It was a smart move to bring on a tall striker to play against the smaller defenders.
  • A transfer, a change from one employer to another.
  • * 2013 , Phil McNulty, "[http://www.bbc.co.uk/sport/0/football/23830980]", BBC Sport , 1 September 2013:
  • Robin van Persie squandered United's best chance late on but otherwise it was a relatively comfortable afternoon for Liverpool's new goalkeeper Simon Mignolet, who has yet to concede a Premier League goal since his £9m summer move from Sunderland.
  • (board games) The act of moving a token on a gameboard from one position to another according to the rules of the game.
  • The best move of the game was when he sacrificed his rook in order to gain better possession.
    It's your move ! Roll the dice!
    If you roll a six, you can make two moves .

    Synonyms

    * (act of moving) * (moving to another place) removal, relocation

    Derived terms

    * camera move * get a move on * make a move * on the move

    References

    *

    steal

    English

    Verb

  • (lb) To take illegally, or without the owner's permission, something owned by someone else.
  • :
  • *
  • *
  • *:"I was dragged up at the workhouse school till I was twelve. Then I ran away and sold papers in the streets, and anything else that I could pick up a few coppers by—except steal'. I never did that. I always made up my mind I'd be a big man some day, and—I'm glad I didn't ' steal ."
  • To appropriate without giving credit or acknowledgement.
  • :
  • (lb) To get or effect surreptitiously or artfully.
  • :
  • *(Isaac Watts) (1674-1748)
  • *:Variety of objects has a tendency to steal away the mind from its steady pursuit of any subject.
  • *(Francis Bacon) (1561-1626)
  • *:Always, when thou changest thine opinion or course, profess it plainly,and do not think to steal it.
  • *
  • To acquire at a low price.
  • :
  • (lb) To draw attention unexpectedly in (an entertainment), especially by being the outstanding performer. Usually used in the phrase steal the show.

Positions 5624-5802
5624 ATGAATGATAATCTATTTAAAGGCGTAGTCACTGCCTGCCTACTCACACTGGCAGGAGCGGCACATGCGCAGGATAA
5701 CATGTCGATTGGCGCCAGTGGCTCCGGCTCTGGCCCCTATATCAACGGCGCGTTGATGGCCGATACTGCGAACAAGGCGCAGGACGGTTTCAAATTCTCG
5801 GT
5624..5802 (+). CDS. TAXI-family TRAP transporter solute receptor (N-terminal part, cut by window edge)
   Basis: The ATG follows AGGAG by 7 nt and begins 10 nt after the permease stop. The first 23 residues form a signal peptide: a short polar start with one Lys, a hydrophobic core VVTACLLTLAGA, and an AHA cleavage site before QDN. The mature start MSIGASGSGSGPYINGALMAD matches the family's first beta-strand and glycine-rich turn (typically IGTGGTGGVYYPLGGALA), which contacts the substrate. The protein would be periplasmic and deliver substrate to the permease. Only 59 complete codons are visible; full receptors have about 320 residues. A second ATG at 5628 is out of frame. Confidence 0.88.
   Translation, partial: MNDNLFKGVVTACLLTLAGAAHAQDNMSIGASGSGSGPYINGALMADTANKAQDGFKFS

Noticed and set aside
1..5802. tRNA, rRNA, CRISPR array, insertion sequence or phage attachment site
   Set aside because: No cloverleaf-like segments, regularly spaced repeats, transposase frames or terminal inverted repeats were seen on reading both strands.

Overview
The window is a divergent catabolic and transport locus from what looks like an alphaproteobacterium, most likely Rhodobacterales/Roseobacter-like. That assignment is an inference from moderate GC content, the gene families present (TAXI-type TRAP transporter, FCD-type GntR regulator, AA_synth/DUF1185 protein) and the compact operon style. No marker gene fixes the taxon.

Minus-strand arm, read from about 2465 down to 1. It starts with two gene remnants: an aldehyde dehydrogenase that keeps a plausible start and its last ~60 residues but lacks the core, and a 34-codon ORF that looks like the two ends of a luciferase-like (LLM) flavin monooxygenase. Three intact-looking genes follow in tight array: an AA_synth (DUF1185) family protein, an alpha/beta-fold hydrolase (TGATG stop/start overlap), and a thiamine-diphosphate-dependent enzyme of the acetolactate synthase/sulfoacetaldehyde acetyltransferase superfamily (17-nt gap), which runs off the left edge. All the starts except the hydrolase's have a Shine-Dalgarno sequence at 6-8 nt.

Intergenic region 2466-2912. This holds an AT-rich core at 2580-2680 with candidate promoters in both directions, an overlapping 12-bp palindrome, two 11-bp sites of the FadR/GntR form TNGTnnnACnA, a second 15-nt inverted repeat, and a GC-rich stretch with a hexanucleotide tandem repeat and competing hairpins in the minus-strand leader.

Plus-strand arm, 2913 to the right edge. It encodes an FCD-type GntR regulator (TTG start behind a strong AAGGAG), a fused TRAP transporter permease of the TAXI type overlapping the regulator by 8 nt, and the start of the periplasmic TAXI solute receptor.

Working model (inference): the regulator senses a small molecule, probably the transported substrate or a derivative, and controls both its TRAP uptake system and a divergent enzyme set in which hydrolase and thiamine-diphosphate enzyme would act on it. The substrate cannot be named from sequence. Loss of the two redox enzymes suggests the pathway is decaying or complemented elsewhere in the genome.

• (lb) To move silently or secretly.
  • :
  • *1922 , (Virginia Woolf), (w, Jacob's Room) Ch.1:
  • *:"Did he take his bottle well?" Mrs. Flanders whispered, and Rebecca nodded and went to the cot and turned down the quilt, and Mrs. Flanders bent over and looked anxiously at the baby, asleep, but frowning. The window shook, and Rebecca stole like a cat and wedged it.
  • *{{quote-news, year=2011, date=October 23, author=Phil McNulty, work=BBC Sport
  • , title= Man Utd 1-6 Man City , passage=United's hopes of mounting a serious response suffered a blow within two minutes of the restart when Evans, who had endured a miserable afternoon, lost concentration and allowed Balotelli to steal in behind him. The defender's only reaction was to haul the Italian down, resulting in an inevitable red card.}}
  • To withdraw or convey (oneself) clandestinely.
  • *(Edmund Spenser) (c.1552–1599)
  • *:They could insinuate and steal themselves under the same by their humble carriage and submission.
  • *(William Shakespeare) (c.1564–1616)
  • *:He will steal himself into a man's favour.
  • To advance safely to (another base) during the delivery of a pitch, without the aid of a hit, walk, passed ball, wild pitch, or defensive indifference.
  • To dispossess
  • *{{quote-news, year=2011, date=February 12, author=Les Roopanarine, work=BBC
  • , title= Birmingham 1-0 Stoke , passage=However, until Gardner stole the ball from Dean Whitehead in the centre circle with the half-hour approaching, setting off on a run which culminated with a testing long-range shot - with debutant Obafemi Martins lurking, Begovic gathered at the second time of asking - Stoke looked the more credible contenders to break the deadlock.}}

    Synonyms

    * (to illegally take possession of) flog, (Cockney rhyming slang) half-inch, (slang) knock off, (slang) jack, lift, nick, pinch, pocket, rob, thieve, confiscate, convert * (to secretly move) sneak * See also

    Antonyms

    * (acquire licitly ) receive, purchase, buy, earn * (provide freely ) donate, bestow, grant

    Troponyms

    * shoplift

    See also

    * burglarize * burgle * confiscate * pickpocket * pilfer * steal away

    Noun

    (en noun)
  • The act of stealing.
  • A piece of merchandise available at a very attractive price.
  • At this price, this car is a steal .
  • (basketball, ice hockey) A situation in which a defensive player actively takes possession of the ball or puck from the opponent's team.
  • (baseball) A stolen base.
  • (curling) Scoring in an end without the hammer.
  • (computing) A policy in database systems that a database follows which allows a transaction to be written on nonvolatile storage before its commit occurs
  • Synonyms

    * (merchandise available at a very attractive price) bargain

    References